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Freshwater Invasive Non-Native Species (INNS)

Invasive non-native species also pose a major threat to freshwater habitats and species on the Isle of Man, e.g. by outcompeting native species, spreading diseases or altering aquatic habitats. Their introduction could also have severe economic consequences via closure or reducing the quality of fisheries or damaging infrastructure. Some of these organisms can live for many days on damp surfaces or in crevices, or in the bilges and hatches of boats, and so anglers and water sports enthusiasts are urged to follow the ‘Check, Clean, Dry’ procedure to minimise the risk of transferring INNS to the island and to reduce the spread of those that are already present. This procedure can be found in the following leaflets along with further details on some of the invasive species that could cause problems in our inland waters:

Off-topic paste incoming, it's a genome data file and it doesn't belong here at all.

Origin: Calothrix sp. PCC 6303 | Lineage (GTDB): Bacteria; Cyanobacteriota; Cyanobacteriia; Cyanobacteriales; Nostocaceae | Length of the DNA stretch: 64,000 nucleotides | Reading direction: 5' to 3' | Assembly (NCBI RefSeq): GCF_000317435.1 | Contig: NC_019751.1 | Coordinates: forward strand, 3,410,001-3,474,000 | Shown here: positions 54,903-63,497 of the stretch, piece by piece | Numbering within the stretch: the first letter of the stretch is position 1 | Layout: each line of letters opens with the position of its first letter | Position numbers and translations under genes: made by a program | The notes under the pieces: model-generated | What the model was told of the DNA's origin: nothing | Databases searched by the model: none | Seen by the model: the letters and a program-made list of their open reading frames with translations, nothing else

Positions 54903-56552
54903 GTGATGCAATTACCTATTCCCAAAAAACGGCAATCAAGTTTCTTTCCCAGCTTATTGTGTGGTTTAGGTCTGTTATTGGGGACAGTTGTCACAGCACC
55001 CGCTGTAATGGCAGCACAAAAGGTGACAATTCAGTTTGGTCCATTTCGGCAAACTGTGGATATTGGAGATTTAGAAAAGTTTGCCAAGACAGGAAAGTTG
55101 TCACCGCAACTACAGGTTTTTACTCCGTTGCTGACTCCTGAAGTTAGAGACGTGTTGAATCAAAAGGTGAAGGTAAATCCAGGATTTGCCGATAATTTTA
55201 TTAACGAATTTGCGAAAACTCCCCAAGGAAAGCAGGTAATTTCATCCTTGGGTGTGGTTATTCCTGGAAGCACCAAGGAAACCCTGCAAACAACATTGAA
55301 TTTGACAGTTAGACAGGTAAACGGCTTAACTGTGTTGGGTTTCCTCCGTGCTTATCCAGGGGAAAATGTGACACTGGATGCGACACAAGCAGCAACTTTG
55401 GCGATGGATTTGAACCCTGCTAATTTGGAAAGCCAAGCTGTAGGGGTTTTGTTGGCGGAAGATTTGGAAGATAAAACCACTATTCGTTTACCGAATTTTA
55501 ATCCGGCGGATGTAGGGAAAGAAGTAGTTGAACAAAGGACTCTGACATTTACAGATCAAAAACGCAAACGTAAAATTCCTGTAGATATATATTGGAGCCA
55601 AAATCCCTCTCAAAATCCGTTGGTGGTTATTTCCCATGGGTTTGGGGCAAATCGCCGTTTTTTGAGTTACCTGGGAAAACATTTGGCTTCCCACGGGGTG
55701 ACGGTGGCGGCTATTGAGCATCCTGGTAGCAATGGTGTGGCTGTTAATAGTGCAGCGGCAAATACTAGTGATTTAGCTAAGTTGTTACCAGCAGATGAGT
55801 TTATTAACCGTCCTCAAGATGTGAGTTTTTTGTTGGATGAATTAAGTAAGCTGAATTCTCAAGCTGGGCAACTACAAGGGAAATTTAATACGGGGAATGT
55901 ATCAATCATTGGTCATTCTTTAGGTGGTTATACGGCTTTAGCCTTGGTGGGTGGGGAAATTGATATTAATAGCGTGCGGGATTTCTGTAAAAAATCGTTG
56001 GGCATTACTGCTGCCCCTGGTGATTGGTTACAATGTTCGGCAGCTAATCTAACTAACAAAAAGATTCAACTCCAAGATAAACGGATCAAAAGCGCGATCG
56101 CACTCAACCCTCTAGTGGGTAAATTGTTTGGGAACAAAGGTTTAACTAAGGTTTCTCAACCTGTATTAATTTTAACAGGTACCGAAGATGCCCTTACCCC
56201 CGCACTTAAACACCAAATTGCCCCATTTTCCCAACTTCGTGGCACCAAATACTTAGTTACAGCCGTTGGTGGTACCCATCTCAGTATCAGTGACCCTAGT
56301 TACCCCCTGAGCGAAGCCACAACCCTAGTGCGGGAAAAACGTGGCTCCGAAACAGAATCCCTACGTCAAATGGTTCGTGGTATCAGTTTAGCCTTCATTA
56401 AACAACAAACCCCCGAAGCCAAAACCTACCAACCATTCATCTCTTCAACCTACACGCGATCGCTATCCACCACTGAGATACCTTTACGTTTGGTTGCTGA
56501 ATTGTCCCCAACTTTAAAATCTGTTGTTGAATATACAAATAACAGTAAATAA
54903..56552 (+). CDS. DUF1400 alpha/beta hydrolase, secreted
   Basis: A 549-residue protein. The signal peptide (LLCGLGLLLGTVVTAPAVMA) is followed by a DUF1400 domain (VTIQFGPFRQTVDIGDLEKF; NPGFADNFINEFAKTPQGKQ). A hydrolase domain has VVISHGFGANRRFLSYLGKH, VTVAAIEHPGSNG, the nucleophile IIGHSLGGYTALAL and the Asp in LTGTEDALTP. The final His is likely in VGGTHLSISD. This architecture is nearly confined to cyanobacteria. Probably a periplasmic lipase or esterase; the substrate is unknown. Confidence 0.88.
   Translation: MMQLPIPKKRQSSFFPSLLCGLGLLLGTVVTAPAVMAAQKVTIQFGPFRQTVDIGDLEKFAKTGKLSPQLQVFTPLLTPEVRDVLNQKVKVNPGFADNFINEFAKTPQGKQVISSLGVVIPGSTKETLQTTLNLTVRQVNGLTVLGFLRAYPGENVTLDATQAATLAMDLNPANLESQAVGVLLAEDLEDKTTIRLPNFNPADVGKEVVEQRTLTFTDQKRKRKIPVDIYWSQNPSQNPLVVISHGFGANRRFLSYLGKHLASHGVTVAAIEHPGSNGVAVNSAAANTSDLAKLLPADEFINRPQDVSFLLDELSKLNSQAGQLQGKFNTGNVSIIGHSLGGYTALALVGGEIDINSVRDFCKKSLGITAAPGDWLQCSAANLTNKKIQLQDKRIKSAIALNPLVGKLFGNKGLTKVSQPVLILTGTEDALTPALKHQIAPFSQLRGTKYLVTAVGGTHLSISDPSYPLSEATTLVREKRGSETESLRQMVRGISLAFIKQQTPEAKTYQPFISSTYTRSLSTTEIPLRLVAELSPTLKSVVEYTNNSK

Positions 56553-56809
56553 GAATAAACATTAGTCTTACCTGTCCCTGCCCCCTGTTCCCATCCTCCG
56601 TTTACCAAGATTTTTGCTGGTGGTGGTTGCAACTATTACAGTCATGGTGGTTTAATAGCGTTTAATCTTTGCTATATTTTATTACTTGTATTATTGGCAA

Biosecurity Recreational Anglers

Biosecurity Recreational Boats and equipment

Some non-native terrestrial plants, such as Japanese knotweed and Himalayan balsam, can easily become dominant along river banks causing issues for the aquatic environment e.g. by accelerating bank erosion or hampering habitat management and maintenance of infrastructure. For further information and advice on control measures of terrestrial plants, see the Terrestrial INNS page

Contact Details (Freshwater INNS)

DEFA (Inland Fisheries)

Telephone: +44 1624 685857

Manx Wildlife Trust (Marine and Freshwater Officer)

Telephone: +44 1624 844432

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